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Yalobusha is a native American word meaning "tadpole place," and before the county was formed, it was the home of both the Choctaw and Chickasaw Indian tribes.
In 1816, General Andrew Jackson ordered the surveying of the Choctaw-Chickasaw Line. The line as surveyed cut almost a perfect diagonal across the area of the present day Yalobusha County. In 1830, the Choctaws ceded their Mississippi lands to the United States in the Treaty of Dancing Rabbit Creek. Two years later, the Chickasaw signed the Treaty of Pontotoc, ceding their lands to the United States. Both tribes moved west to new lands in present day Oklahoma.
In 1833, the Mississippi Legislature authorized the formation of 17 counties, including Yalobusha, on what until recently had been Indian land. Yalobusha County was officially organized and its first officials elected on February 21, 1834. The first Board of Police (Supervisors) held its first meeting at Hendersonville, then the largest town in the county. Hendersonville had been established in 1798 by John Henderson, a Presbyterian missionary, who was one of the first white men to settle in the area.
At its first meeting the Board of Police solicited donations of land for a county seat. At its second meeting, the Board selected the site, naming it Coffeeville in honor of General John Coffee, who had represented the United States in the treaties with the Choctaws and the Chickasaws. The next meeting was held in the new settlement, and in 1837 the first courthouse was built.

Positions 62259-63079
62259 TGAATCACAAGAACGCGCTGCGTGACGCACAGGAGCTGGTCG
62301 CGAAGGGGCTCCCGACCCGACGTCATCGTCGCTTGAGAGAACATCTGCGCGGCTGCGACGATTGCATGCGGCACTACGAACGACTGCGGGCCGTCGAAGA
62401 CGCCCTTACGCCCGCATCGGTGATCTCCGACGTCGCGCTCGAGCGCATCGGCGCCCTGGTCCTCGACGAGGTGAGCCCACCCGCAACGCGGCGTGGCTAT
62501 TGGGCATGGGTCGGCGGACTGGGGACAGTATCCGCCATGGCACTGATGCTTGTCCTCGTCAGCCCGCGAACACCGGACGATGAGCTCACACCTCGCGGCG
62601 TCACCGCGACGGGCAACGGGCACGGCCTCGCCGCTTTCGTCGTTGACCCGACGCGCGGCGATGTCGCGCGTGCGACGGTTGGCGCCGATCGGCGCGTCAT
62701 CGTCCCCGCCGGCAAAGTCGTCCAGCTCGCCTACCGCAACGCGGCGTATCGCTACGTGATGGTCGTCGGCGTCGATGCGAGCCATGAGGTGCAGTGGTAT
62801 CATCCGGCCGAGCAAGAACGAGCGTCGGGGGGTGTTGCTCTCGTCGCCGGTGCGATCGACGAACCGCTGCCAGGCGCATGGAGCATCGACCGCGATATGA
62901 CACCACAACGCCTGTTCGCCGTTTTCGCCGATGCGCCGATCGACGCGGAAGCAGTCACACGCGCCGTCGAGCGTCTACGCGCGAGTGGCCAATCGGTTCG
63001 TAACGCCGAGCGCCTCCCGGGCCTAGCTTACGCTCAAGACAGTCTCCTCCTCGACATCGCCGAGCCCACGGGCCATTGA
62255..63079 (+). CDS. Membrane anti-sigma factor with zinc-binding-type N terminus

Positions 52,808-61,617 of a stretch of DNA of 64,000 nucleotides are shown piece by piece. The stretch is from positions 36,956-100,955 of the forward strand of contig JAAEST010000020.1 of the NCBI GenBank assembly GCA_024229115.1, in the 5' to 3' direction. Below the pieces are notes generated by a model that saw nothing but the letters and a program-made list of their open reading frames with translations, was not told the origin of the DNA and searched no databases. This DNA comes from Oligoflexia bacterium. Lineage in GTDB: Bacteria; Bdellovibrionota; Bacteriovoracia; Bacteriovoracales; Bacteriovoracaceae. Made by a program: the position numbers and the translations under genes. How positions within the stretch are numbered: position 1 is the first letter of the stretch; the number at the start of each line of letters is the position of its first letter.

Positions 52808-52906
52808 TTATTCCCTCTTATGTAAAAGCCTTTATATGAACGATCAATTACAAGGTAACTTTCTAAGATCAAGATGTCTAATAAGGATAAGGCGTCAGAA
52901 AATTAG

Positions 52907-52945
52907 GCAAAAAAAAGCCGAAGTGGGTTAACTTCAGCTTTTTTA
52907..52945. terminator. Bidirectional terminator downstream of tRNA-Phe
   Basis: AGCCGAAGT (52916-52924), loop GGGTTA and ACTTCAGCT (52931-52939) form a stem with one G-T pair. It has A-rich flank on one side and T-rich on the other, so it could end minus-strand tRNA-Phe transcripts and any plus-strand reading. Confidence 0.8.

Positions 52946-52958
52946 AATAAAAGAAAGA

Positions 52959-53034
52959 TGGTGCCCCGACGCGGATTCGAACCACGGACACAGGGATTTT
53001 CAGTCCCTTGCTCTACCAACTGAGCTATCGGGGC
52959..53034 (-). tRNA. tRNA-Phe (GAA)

The Illinois Central Railroad built a branch line from Jackson, Tennessee to Grenada, passing through Water Valley and Coffeeville, in the late 1850s. ICRR officials wanted to set up shops in Coffeeville, but could not obtain the property they wanted. Residents of the fledging town of Water Valley offered to donate the needed land to the railroad; therefore, the shops were located there, and Water Valley quickly became the largest town in the county. It was officially chartered in 1858. With the completion of the railroad from New Orleans to the Ohio River, Water Valley was an important railroad community on the Mississippi Central railroad at the outset of the Civil War. ....READ MORE